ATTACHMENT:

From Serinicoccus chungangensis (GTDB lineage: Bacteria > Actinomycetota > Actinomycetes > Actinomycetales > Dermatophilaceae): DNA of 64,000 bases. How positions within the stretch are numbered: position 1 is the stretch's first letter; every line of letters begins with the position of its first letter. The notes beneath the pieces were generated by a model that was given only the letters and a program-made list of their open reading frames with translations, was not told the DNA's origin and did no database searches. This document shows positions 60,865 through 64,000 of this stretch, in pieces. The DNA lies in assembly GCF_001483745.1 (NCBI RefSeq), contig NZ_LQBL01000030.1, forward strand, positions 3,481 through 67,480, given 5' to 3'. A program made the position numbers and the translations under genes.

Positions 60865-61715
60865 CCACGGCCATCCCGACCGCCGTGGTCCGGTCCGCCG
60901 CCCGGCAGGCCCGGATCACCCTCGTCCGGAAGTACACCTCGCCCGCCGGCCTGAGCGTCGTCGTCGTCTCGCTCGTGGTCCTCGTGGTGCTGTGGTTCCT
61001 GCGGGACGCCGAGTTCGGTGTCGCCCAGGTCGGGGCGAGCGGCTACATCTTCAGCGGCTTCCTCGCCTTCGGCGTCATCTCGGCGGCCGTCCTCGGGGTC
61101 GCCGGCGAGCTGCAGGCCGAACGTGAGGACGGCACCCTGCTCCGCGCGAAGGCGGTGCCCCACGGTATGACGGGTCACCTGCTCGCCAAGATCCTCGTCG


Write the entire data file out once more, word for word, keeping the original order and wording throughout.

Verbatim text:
From Serinicoccus chungangensis (GTDB lineage: Bacteria > Actinomycetota > Actinomycetes > Actinomycetales > Dermatophilaceae): DNA of 64,000 bases. How positions within the stretch are numbered: position 1 is the stretch's first letter; every line of letters begins with the position of its first letter. The notes beneath the pieces were generated by a model that was given only the letters and a program-made list of their open reading frames with translations, was not told the DNA's origin and did no database searches. This document shows positions 60,865 through 64,000 of this stretch, in pieces. The DNA lies in assembly GCF_001483745.1 (NCBI RefSeq), contig NZ_LQBL01000030.1, forward strand, positions 3,481 through 67,480, given 5' to 3'. A program made the position numbers and the translations under genes.

Positions 60865-61715
60865 CCACGGCCATCCCGACCGCCGTGGTCCGGTCCGCCG
60901 CCCGGCAGGCCCGGATCACCCTCGTCCGGAAGTACACCTCGCCCGCCGGCCTGAGCGTCGTCGTCGTCTCGCTCGTGGTCCTCGTGGTGCTGTGGTTCCT
61001 GCGGGACGCCGAGTTCGGTGTCGCCCAGGTCGGGGCGAGCGGCTACATCTTCAGCGGCTTCCTCGCCTTCGGCGTCATCTCGGCGGCCGTCCTCGGGGTC
61101 GCCGGCGAGCTGCAGGCCGAACGTGAGGACGGCACCCTGCTCCGCGCGAAGGCGGTGCCCCACGGTATGACGGGTCACCTGCTCGCCAAGATCCTCGTCG